It’s nothing new for precious harness fans to get the impression that Trackside looks upon their code as the second class citizen, and given the percentage betting figures, there is some justification in that.
“Trainers should be aware of changes to the Notifiable Gear Rules and Regulations which have recently been made. It is now necessary for trainers to notify Harness Racing New Zealand when their horse is to wear a cornell collar or any external anti-choke device.
First of all, I agree that there is room for improvement in the standard and consistency of starting procedures in this Country. In May last year the Trainers & Drivers National Council was advised by the RIU that a meeting of all starters (even though there have been two previous that achieved little) would be held at some stage to discuss how things could be improved. To date that hasn’t happened.
It’s less prevalent nowadays, but I still hear the odd owner grizzling about a lack of communication from their trainer. I accept that not all trainers are experts in that field, and there is always room for improvement. However there are ways that other industry participants can make to easier for these people to ply their trade, and make decisions on behalf of owners.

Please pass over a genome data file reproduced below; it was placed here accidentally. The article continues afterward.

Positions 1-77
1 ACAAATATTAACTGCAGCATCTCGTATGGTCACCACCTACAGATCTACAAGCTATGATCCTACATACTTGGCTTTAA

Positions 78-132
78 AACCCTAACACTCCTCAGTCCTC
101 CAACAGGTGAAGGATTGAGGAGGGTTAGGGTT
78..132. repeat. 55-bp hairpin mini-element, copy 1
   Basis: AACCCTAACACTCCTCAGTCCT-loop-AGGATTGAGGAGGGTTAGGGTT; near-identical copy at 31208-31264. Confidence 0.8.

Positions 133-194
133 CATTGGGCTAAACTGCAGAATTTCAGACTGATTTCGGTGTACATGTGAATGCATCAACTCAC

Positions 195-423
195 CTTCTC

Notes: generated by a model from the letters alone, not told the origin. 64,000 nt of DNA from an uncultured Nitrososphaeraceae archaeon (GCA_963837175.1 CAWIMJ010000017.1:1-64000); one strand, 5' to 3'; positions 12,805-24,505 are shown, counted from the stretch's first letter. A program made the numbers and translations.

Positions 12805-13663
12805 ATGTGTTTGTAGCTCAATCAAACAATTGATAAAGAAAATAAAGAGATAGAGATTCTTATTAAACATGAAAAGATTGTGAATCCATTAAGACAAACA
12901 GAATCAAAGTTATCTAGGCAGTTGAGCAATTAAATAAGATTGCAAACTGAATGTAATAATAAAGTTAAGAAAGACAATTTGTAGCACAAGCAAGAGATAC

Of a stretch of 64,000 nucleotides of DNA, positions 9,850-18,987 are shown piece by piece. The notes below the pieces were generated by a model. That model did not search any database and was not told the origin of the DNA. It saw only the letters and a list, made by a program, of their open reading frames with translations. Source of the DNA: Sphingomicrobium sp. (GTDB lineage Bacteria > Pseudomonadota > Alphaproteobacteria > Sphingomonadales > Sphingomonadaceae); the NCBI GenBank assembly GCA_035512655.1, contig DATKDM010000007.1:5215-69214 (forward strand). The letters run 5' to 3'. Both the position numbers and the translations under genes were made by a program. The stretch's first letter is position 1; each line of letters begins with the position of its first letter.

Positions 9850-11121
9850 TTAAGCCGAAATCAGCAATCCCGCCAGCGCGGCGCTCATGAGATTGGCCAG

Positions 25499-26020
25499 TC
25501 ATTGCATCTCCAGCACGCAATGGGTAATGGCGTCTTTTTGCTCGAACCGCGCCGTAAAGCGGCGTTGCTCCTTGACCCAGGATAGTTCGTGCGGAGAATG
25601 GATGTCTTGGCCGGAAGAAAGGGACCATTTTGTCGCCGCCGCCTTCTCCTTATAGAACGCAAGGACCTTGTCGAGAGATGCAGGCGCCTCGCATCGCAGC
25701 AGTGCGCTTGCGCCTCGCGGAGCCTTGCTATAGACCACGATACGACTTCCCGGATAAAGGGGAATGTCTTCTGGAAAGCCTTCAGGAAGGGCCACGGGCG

If ever there was an occurrence that brings home that old adage that you should live every day as if it’s your last, it was the horrific experience two of the best-loved people in our Industry suffered on Waitangi Day.
I know I’m going to be accused of being a fossil (not for the first time), and of criticising progress, but I reckon that, in our industry, there is a certain amount of technology for technology’s sake creeping in that is simply unnecessary, and waste of money that we can’t afford.
Like most of you, I had no idea what that word ‘watershed’ meant until I googled it (see above), or how it came to relate to major changes in a particular sphere. So, while I’m reluctant to use words I don’t really understand, it just sort of fits when I look ahead and imagine how 2019 is going to shape up.
The below charts are provided to help guide participants in understanding the rules for prohibited treatments or administration in the period prior to races/trials. The charts are assisted by visually showing the day on which certain treatments or administrations can occur.